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Trendspotter: synaesthetic marketing

Coming to you soon: synaesthesia is a neurological condition: one that causes the sensory and cognitive world to blur, so that colours are also heard as sounds or are tasted.

Full-blown synaesthesia is thought to affect only about 1 in every 2,000 people. Adam Rountree / Bloomberg News
Full-blown synaesthesia is thought to affect only about 1 in every 2,000 people. Adam Rountree / Bloomberg News

Advertisers have designs on your brain. But, of course, you already knew that. Anyone who has grown up in a mass-media environment is accustomed to the idea that an army of brands vie for our attention every day, seeking to win it, often, via a blunt appeal to our senses: loud noises, bright colours, catchy music.

Soon, though, the advertisements and branding we encounter may get a whole lot smarter in terms of the approach they take to human-sensory experience. That's thanks to an emerging development coming soon to a page or screen near you: synaesthetic marketing

Strictly speaking, synaesthesia is a neurological condition: one that causes the sensory and cognitive world to blur, so that colours are also heard as sounds or are tasted. Full-blown synaesthesia is thought to affect only about 1 in every 2,000 people. But a growing body of research suggests that, in fact, most of us are a little synaesthetic, in ways that we're not really aware of until uncovered by testing. Unsurprisingly, this fact is of great interest to people who want to sell us things.

As Charles Spence, a professor of experimental psychology at Oxford University, noted in Wired magazine this month, when asked to pick a colour for a letter, most people choose red for A, blue for B, and white for O. Most people say lemons are "fast" rather than slow, and that "maluma" is a better name for a round shape than "takette".

Already, marketers and brand managers play on this strange cross-pollination between senses in order to prompt us to buy a product - or heighten our experience of it. In the 1950s, the psychologist and marketing man Louis Cheskin knew that most people think of sweetness as round and bitterness as angular and this influenced his design of the 7-Up logo - with its prominent red circle at the centre. Meanwhile, Spence has noted the preponderance of budget-brand names built around an "i" sound: Ikea, Primark, Lidl, Aldi.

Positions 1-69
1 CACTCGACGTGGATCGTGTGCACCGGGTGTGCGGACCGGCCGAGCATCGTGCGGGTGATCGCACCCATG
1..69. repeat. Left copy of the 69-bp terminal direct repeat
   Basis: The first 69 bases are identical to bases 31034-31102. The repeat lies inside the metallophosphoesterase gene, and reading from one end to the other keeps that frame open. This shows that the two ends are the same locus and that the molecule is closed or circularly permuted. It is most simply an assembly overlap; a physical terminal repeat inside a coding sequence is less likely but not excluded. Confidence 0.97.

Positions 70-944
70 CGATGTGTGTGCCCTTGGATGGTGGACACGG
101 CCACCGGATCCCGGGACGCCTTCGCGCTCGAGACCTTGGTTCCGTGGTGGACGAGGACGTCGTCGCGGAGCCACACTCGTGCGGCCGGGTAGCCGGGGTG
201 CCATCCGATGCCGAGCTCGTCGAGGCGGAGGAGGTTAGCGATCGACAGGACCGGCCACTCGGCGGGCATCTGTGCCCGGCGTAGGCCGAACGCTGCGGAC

In the next few years, we can all expect to be exposed to an increasing amount of content that has been designed for synaesthetic effect. Already, Starbucks is developing a piece of music designed to sharpen the taste of its coffee; meanwhile Spence has been working with chefs at Heston Blumenthal's Fat Duck restaurant to design music that can change how a food tastes. You can listen to two pieces of music at condimentjunkie.co.uk/bittersweet and see if - like most people - you think that one sounds sweet while the other sounds bitter.

The ultimate dream for synaesthetic marketing? Content that has the power to operate on our unconscious synaesthetic connections in order to make us feel that we crave a certain taste or trust the salesperson who is currently talking to us about the half-price sofa we've stepped into the store to look at.

Of course, all that is some way off. But should psychologists continue to unravel the unconscious synaesthetic connections that are woven through the human brain, they may some day be a reality. Back in 1957, James Vicary, a market researcher, discovered that flashing advertising messages on a cinema screen for microseconds caused audiences to eat and drink more: he called the technique "subliminal advertising". A year later, subliminal advertising was banned in the UK, US and Australia. Will synaesthetic marketers have only a brief time during which to weave their spell on us before the law intervenes once again?

 

David Mattin is a senior analyst at www.trendspotting.com